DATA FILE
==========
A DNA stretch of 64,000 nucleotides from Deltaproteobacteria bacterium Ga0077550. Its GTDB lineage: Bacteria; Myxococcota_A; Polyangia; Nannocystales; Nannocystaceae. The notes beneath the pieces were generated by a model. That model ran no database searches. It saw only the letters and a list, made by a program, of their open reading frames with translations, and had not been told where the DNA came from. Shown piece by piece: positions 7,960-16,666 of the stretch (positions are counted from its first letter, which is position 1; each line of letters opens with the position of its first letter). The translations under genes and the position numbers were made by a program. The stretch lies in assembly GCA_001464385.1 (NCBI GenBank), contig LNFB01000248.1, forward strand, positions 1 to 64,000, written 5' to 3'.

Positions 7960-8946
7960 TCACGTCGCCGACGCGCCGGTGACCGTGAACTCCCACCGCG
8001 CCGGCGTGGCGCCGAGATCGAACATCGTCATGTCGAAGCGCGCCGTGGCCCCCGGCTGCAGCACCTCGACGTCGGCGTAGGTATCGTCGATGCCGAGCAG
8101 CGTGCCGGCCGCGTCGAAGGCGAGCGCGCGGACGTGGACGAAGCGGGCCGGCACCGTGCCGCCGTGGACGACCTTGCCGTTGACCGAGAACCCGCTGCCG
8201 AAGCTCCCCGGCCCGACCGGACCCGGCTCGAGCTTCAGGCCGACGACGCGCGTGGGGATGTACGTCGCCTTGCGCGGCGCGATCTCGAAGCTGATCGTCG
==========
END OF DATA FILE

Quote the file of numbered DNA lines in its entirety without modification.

A DNA stretch of 64,000 nucleotides from Deltaproteobacteria bacterium Ga0077550. Its GTDB lineage: Bacteria; Myxococcota_A; Polyangia; Nannocystales; Nannocystaceae. The notes beneath the pieces were generated by a model. That model ran no database searches. It saw only the letters and a list, made by a program, of their open reading frames with translations, and had not been told where the DNA came from. Shown piece by piece: positions 7,960-16,666 of the stretch (positions are counted from its first letter, which is position 1; each line of letters opens with the position of its first letter). The translations under genes and the position numbers were made by a program. The stretch lies in assembly GCA_001464385.1 (NCBI GenBank), contig LNFB01000248.1, forward strand, positions 1 to 64,000, written 5' to 3'.

Positions 7960-8946
7960 TCACGTCGCCGACGCGCCGGTGACCGTGAACTCCCACCGCG
8001 CCGGCGTGGCGCCGAGATCGAACATCGTCATGTCGAAGCGCGCCGTGGCCCCCGGCTGCAGCACCTCGACGTCGGCGTAGGTATCGTCGATGCCGAGCAG
8101 CGTGCCGGCCGCGTCGAAGGCGAGCGCGCGGACGTGGACGAAGCGGGCCGGCACCGTGCCGCCGTGGACGACCTTGCCGTTGACCGAGAACCCGCTGCCG
8201 AAGCTCCCCGGCCCGACCGGACCCGGCTCGAGCTTCAGGCCGACGACGCGCGTGGGGATGTACGTCGCCTTGCGCGGCGCGATCTCGAAGCTGATCGTCG